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The automobile changed almost every facet of life by the 1930s -- including how Americans ate. The restaurants which lined American roadsides were important cultural artifacts, their evolving structures tell the part of the story of automobility in this era.
In her history of diners, Karen Offitzer explains that:
As Americans became increaingly mobile and prosperous, working class families began moving from the industrialized centers of cities to less developed suburbs. Walking to work was replaced by public transportation...As travel time increased, and workers could no longer run home for a quick lunch or supper, they began looking for places to grab an inexpensive, quick meal. It soon became apparent to any burgeoning entrepreneur that strategically placed eateries, selling cheap, fast, home-cooked food, could become big business. By the 1930s, customers travelled increasingly by automobiles, and the idea was born to place diners along major roadways (Offitzer, 21).
In their evolving design and their increasing tendency toward corprate ownership and standardized menu and appearance, the eatery of the 1930s shared much with the gas station of the same period.




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For the roadside entrepreneur to be successful, she or he needed to get the attention of passing motorists. In the early part of the 1930s buildings advertised their products literally. The plans for the corn-shaped tamale stand and the pig-shaped barbeque stand are excellent examples of this roadside vernacular.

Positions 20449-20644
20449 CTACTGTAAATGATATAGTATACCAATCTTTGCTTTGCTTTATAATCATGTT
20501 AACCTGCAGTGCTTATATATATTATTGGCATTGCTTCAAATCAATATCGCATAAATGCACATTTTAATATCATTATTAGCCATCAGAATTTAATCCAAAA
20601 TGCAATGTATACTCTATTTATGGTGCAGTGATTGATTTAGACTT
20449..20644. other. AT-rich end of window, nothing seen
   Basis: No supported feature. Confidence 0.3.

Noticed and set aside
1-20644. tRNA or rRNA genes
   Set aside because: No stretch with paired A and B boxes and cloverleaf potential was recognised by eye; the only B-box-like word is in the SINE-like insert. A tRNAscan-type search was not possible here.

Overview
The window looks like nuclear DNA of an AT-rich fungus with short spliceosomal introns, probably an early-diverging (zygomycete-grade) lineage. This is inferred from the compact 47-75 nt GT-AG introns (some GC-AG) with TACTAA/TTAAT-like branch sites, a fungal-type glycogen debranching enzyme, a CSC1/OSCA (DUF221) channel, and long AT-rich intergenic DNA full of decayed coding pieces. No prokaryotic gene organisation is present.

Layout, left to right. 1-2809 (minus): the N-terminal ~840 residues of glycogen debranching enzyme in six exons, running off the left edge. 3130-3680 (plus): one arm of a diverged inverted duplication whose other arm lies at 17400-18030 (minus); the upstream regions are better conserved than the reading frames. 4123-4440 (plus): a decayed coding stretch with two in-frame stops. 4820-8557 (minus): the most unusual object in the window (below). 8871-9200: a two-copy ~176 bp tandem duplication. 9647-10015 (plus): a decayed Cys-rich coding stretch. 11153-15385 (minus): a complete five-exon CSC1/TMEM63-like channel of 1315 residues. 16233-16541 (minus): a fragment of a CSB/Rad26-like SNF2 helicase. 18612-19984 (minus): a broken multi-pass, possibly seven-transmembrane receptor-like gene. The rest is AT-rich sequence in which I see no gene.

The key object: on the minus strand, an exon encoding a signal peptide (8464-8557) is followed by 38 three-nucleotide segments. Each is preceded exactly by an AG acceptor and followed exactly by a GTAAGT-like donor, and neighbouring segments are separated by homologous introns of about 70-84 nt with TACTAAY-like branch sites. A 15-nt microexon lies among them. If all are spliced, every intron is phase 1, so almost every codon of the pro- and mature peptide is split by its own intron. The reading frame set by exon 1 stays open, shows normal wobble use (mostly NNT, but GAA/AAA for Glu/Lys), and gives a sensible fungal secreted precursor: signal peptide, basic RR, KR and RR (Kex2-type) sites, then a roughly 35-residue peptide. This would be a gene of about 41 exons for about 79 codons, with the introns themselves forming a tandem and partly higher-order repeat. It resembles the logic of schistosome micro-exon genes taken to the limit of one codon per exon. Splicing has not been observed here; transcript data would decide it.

The speed with which the automobile passed by radically changed the scale necessary for communication. Hand-lettered signs were perfect for pedestrian or horse and carraige traffic -- the automobile required the bill-board, or at least something bill-board sized. In the late 20s and early 30s, a giant pig was cutting-edge architecture! It was an early exploration of the automobile age's new scale (Heiman, 15-20).

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The design of roadside eateries in the later 30s more directly referenced cars. Metal and glass became very popular building choices and the aesthetic of the restaurant mirrored that of the automobile in which its patrons arrived. This streamlined appearance associated qualities attached to the car (speed, efficiency and modern technology) with the restaurant. These two postcards, reprinted in Gas, Food, Lodging implicitly promised diners a speedy meal.
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Another part of the story of the roadside eatery of the thirties is the growing presence of corporations. The particular stories of Kentucky Fried Chicken and of Howard Johnson are interesting models for this corporatization. One story is famously set in Kentucky, the other originates in New England. Each is interesting in its combination of flash and substance, marketing and meat. Note the importance that major thoroughfares plays in each.